This economic history of the European Union firstly outlines the years stretching from the Marshall Plan to the birth of the European Economic Community in 1957: a decade featuring great progress towards European unity, but also many failures (such as the European Defence Community). In its second part, the book deals with international monetary cooperation, the decline of the Bretton Woods system, the creation of the European Monetary System, the monetary union ushered in by the Maastricht Treaty in 1992, the role of central banks in individual countries, and the European Central Bank. The last chapter addresses the evolution of EU sectoral policies: reform of the common agricultural policy, cohesion policy among European states and regions, competition policy, support for small and medium enterprises. It ends with an analysis of the costs and opportunities provided by enlargement towards new member-states and the novel challenges of migration policy.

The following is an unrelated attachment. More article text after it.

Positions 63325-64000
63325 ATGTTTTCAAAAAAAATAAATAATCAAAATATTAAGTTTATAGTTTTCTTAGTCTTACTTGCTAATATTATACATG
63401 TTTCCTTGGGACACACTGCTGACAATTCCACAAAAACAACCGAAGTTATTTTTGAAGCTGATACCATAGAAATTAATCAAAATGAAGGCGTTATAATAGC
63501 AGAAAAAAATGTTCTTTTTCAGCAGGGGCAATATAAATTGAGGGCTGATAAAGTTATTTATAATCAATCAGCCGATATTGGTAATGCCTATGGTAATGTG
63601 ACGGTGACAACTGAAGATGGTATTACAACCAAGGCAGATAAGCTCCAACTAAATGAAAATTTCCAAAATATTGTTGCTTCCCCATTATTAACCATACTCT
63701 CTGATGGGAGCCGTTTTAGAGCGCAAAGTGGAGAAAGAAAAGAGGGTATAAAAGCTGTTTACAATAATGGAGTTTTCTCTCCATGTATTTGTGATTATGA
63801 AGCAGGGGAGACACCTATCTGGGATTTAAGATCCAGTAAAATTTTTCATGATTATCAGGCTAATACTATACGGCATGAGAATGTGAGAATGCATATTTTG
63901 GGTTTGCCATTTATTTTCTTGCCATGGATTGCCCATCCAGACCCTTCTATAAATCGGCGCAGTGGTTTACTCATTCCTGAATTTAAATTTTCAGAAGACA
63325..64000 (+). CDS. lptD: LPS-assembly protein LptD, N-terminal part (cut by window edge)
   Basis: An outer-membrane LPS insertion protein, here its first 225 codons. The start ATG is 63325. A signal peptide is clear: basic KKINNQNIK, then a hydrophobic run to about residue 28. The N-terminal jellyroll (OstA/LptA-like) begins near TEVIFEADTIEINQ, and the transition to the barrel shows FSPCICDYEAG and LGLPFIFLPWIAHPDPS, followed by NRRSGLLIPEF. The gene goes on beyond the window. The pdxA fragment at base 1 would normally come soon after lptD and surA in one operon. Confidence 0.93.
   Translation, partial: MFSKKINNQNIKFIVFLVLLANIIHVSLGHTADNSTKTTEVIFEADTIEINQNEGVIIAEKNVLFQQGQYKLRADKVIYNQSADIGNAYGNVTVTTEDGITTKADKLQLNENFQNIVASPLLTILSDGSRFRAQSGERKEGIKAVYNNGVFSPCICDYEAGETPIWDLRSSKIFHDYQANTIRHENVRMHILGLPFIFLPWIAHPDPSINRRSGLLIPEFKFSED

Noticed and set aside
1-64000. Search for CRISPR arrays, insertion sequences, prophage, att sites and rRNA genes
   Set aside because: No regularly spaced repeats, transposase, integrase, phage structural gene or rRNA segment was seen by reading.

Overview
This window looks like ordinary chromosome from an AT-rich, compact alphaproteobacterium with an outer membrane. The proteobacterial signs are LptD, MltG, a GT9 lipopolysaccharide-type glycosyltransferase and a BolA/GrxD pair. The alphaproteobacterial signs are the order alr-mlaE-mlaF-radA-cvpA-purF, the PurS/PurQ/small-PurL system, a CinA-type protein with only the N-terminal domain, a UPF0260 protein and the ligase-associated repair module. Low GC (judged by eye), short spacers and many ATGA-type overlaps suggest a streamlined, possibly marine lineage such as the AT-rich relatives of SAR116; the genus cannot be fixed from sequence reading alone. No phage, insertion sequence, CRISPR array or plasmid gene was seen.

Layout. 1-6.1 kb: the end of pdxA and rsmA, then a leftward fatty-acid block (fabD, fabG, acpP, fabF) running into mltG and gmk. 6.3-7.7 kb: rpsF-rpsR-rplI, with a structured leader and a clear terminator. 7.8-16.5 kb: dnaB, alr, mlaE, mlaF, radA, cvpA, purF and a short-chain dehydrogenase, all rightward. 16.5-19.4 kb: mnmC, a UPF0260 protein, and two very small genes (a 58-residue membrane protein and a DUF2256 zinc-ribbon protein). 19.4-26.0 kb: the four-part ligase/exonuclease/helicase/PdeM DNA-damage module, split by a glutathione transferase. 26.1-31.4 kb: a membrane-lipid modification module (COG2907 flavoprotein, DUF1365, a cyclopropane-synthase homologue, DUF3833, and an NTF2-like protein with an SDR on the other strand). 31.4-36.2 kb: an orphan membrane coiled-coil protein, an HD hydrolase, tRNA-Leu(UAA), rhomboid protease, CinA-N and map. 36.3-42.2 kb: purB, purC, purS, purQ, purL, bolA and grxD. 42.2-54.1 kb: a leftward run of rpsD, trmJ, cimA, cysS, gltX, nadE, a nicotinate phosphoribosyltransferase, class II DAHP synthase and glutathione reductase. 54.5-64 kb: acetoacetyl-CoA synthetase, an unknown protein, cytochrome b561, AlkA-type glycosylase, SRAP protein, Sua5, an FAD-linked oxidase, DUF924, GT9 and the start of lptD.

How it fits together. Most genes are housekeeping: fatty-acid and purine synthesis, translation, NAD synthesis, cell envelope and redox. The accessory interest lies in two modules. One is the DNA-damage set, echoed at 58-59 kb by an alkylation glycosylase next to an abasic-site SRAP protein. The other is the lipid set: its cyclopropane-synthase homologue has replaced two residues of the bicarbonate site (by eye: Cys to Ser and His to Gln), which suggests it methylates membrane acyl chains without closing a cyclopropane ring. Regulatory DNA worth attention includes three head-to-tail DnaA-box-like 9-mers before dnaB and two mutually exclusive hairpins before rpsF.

Francesca Fauri teaches Economic History and Contemporary European Economic History at the University of Bologna.